April showers bring not only May flowers, but also bright new produce to the farmers’ market. True, there’s not a great selection there yet, but we are finally seeing greens mixed in with the tired roots, buckets of potatoes and faded winter apples. At the Terranea Resort in Rancho Palos Verdes, California, chef Bernard Ibarra has really been taking advantage of the season by plucking black tomatoes, baby-sized Mediterranean eggplants, knobby carrots, fiddleheads, sweet pineapple sage and other fresh herbs from his restaurant’s garden, just a five-minute drive from the resort. In the restaurants at Terranea, the Basque Country native tries to keep things as local as possible, including the honey that he harvests from a handful of hives on the farm and salt, which Ibarra gets straight from the sea. All of this goes toward giving his guests a true taste of the local terrain that sings with each season. On that note, look for some of the chef’s favorite April stars: fiddleheads, pineapple sage and white satin carrots.

Pineapple Sage: In the case of this bright herb, the name does match the packaging. Pineapple sage smells just like the fruit, and the taste is somewhere between a savory pineapple, lemon and Thanksgiving — in the best possible way. Chef Ibarra likes to throw it raw into a salad, a trick he says gives it another layer, almost like a finishing salt. Another great use for this flavorful herb is to mix it into a cocktail, either fresh or infused into simple syrup. This proves especially tasty when you want to give a drink a tropical kick or add a garden element to lighten the booze. When shopping for pineapple sage, make sure you get crisp leaves that are slightly fuzzy and taut. If you keep the fresh-picked bunch in a glass of water (like a bouquet of flowers) inside the fridge, it should last a week or so. Also, given that this plant looks just like regular sage, when perusing the market make sure you pick the real stuff, something you can easily determine by scent.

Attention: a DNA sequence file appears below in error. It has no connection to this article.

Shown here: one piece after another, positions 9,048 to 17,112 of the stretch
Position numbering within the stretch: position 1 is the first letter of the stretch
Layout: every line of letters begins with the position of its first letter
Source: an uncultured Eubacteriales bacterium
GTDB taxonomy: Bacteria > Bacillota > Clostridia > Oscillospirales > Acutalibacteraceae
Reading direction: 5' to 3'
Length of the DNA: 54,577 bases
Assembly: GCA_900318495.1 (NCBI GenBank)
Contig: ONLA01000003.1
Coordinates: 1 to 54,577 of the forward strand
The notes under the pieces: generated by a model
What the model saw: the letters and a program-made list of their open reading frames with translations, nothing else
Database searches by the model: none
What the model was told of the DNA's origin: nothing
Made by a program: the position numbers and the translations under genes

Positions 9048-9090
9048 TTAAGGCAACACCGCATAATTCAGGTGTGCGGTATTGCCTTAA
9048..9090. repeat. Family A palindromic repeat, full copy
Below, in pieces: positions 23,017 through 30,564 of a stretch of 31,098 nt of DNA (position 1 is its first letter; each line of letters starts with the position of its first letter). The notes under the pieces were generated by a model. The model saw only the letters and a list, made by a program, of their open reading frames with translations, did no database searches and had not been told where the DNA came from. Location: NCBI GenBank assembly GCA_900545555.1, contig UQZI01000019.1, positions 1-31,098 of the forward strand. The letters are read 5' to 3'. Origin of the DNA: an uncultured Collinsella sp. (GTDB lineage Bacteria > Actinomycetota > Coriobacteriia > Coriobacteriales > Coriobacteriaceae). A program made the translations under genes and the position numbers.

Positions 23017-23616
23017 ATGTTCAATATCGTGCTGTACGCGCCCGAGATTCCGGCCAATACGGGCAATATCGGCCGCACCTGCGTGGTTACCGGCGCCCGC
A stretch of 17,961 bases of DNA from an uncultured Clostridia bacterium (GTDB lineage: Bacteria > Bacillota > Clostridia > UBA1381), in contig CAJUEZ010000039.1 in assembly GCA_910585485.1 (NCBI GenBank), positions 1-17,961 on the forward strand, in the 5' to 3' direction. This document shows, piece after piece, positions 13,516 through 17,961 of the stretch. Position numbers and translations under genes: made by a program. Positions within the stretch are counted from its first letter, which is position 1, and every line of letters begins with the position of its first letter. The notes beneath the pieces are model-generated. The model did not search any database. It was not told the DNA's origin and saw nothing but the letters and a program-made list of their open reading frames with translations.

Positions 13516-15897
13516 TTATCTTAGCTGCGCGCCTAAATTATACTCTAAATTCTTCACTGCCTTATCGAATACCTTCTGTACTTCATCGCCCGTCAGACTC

Fiddleheads: You may have seen these cool, snail-like greens popping up in the market. But what, you may wonder, are they? Each spring as young ferns grow, they sends curls of leaves shooting out of the ground. But before these fern fronds can unfurl, they are cultivated for the table. Because they can be slightly bitter, it’s best to gently steam them or sauté them with some garlic, lemon juice and olive oil. Eat them warm or let cool and toss into a salad to make the most beautiful and impressive dish you have ever seen. Keep in mind, the season is short, so scoop them up the second you see them. As long as they are bright or dark green without browning around the spiral, they will be good to go.

White Satin Carrots: It may be the end of the season for these cream-colored vegetables, but until the real spring produce starts making its way into the market, you should give them a shot. Compared to colored carrots, the white ones have a mild flavor, making them a great accompaniment to a dish that needs a solid crunch, but not that familiar layer of carotene sweetness. When you see them in the market they may be large and sometimes broken. Don’t let that dissuade you. Like most roots, these are fine if they aren’t pristine, and for Ibarra, the imperfections are what give the vegetable character. “I like the beauty of a carrot that doesn’t grow in a mold,” says Ibarra. “I like the fingers and knobs — they are so beautiful.” Just make sure they feel firm and don’t have any dark brown spots or too much green around the head. If all looks good, then happily take them home.

Check out what else is in season on Food Republic: